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Human Capital Management Systems

HR Process Flow Charts

Example: Pepsico – North East Africa – Human Resources and Payroll Flowchart

 

Key Performance Indicators

  1. Unique KPI Identifier Number – Assigns a unique identifying number to each KPI on your list.Some KPI projects start as an attempt to simplify and reduce an excessive number of existing KPIs. Others begin with a “clean sheet” in an organization with few existing metrics. Regardless of your starting point, numbering KPIs is imperative to managing an inventory that could easily be hundreds of KPIs long.
  2. Individual KPI Title – Describes the KPI clearly and succinctly.
  3. Organizational area of KPI – Identifies the operational department, functional group, or business process the KPI monitors.To get a quick overview of measurements by business area, KPIs must be organized by the department, group, or process they measure. Some metrics may cover the entire business, but most will nest in distinct organizational areas. The 80/20 rule applies to KPIs: 80% of KPIs will be at the departmental and process level, 20% are at the enterprise or executive level.
  4. KPI Definition — Provides a simple, one sentence statement of the KPI.Each KPI definition should be no longer than a sentence and allow the reader to quickly understand what the KPI measures. The work product (or “output”) should be identified, as well as the organizational area producing the work.
  5. KPI Type – Categorizes the KPI into one of five major KPI types:A. Volume – the raw amount of throughput or work products
    B. Productivity – work volumes processed over time (per employee or department)
    C. Service – metrics related to customer-expected cycle times and standards
    D. Cost – company expenditures at an individual unit level (typically by work product)
    E. Quality – error rates, rework, etc., that track the quality of finished work products
  6. Directional Significance of KPI – Indicates whether the numerical output of the KPI should be high or low.Bigger isn’t always better. End users of KPIs need to know whether high or low values indicate high performance. For some KPIs, a high value is better: New Loans per Bank Employee, Calls Handled per CSR, etc. For others, however, a lower value is better: Customer Complaints per Day, Average Handle Time, etc.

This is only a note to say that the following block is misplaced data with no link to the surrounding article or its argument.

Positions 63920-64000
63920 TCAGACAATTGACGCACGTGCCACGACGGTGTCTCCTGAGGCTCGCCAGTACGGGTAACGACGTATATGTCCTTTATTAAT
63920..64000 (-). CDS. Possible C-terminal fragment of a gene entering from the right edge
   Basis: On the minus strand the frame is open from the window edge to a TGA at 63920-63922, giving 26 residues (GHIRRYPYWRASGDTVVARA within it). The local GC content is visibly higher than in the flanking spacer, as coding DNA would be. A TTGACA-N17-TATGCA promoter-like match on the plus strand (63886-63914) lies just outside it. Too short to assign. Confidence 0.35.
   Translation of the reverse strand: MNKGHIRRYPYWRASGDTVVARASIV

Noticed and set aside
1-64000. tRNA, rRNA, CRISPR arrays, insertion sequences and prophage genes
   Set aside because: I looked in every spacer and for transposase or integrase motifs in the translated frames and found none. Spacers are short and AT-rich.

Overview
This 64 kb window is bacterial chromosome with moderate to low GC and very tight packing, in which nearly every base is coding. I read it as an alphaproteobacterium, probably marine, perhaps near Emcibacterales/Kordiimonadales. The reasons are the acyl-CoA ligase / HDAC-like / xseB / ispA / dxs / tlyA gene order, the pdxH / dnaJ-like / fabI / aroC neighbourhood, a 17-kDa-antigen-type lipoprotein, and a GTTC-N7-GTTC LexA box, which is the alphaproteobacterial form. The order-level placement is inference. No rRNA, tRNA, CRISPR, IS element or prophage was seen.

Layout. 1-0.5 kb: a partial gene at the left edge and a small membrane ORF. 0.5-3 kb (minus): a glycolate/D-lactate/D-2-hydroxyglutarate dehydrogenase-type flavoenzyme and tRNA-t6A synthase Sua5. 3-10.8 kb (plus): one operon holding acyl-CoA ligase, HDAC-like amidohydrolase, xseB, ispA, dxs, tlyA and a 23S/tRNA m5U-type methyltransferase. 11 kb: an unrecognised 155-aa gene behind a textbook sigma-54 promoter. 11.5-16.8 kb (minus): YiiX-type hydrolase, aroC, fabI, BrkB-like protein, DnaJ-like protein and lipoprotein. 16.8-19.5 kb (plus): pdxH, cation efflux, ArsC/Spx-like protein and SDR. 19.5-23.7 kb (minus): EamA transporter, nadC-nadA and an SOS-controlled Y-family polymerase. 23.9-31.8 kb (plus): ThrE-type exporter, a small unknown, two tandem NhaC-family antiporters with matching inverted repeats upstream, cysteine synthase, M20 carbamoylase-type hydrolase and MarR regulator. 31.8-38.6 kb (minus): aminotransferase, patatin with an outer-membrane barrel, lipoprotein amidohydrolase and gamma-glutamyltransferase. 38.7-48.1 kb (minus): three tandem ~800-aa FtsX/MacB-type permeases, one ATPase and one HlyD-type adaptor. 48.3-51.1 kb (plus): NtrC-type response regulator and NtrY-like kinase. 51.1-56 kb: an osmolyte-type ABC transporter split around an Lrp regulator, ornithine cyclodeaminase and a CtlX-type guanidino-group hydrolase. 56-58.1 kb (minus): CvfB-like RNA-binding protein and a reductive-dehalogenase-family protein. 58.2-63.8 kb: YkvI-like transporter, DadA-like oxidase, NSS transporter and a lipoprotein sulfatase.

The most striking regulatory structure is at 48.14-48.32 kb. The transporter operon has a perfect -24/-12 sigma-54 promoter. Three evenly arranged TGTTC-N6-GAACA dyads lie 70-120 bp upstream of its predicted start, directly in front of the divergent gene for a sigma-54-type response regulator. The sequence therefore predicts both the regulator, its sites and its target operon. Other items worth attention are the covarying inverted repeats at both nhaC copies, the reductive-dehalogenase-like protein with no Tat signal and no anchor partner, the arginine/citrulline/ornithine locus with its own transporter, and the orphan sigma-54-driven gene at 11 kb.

Determining whether a high or low value is better is not always straightforward. As a simple rule, ask yourself whether more or less of the item being measured will improve performance.

  7. Why it Should be Measured – Explains clearly why each KPI should be implemented and monitored on an ongoing basis. This is the most difficult part, and you will need this information to overcome any internal resistance.Each industry generally has a set of standard measurements. Not every company, however, tracks the same KPIs. A particular business may have a pressing need that requires immediate attention, but as business needs change, the same KPI may no longer be at the top of the list.

    KPI selection is often subjective and requires internal debate among peers and management. To make conversations about KPIs constructive, and to keep meetings focused and more objective, KPI rationales and reasoning should be thoroughly documented.

    Tips for documenting KPI rationales:

    • KPIs range from enterprise-level to process- or employee-level importance—make sure the rationale is tailored to the appropriate level of measurement
    • Document the reason for measuring the “leading” input of each KPI and how it can be affected by changes in work volumes
    • Document the “lagging” output of each KPI to educate end users about the ideal result or goal of the process being measured and how it can be improved with different input levels
    • Focus on describing cause and effect—each KPI can accelerate root cause analysis
  8. KPI Calculation Rules – Describes, in a narrative format, how to determine each numerical value included in the KPI.Numerators and denominators are identified and defined. Details of what is included in each value ensure an apples-to-apples comparison across the KPI.
  9. KPI Formula – Provides a simple, inarguable formula that includes the numerator and denominator of the KPI. The formula for each KPI outlines a mathematical relationship of two operational metrics.

Data Collection

Forms collect data through each step of employment cycle

 

 

 

Reporting

Custom reports can be automated to meet the needs of any internal or external reporting requirements

 

 

 

Analytics

Data can be processed and analyzed to identify actionable intelligence required for continuous improvement and optimized outcomes

 

Dashboards

Dashboards provide visual presentations of data and analytics that can be quickly interpreted without needing to read through spreadsheets and crunch numbers

 

Modules

Start with basic modules and scale up with additional custom system features as needed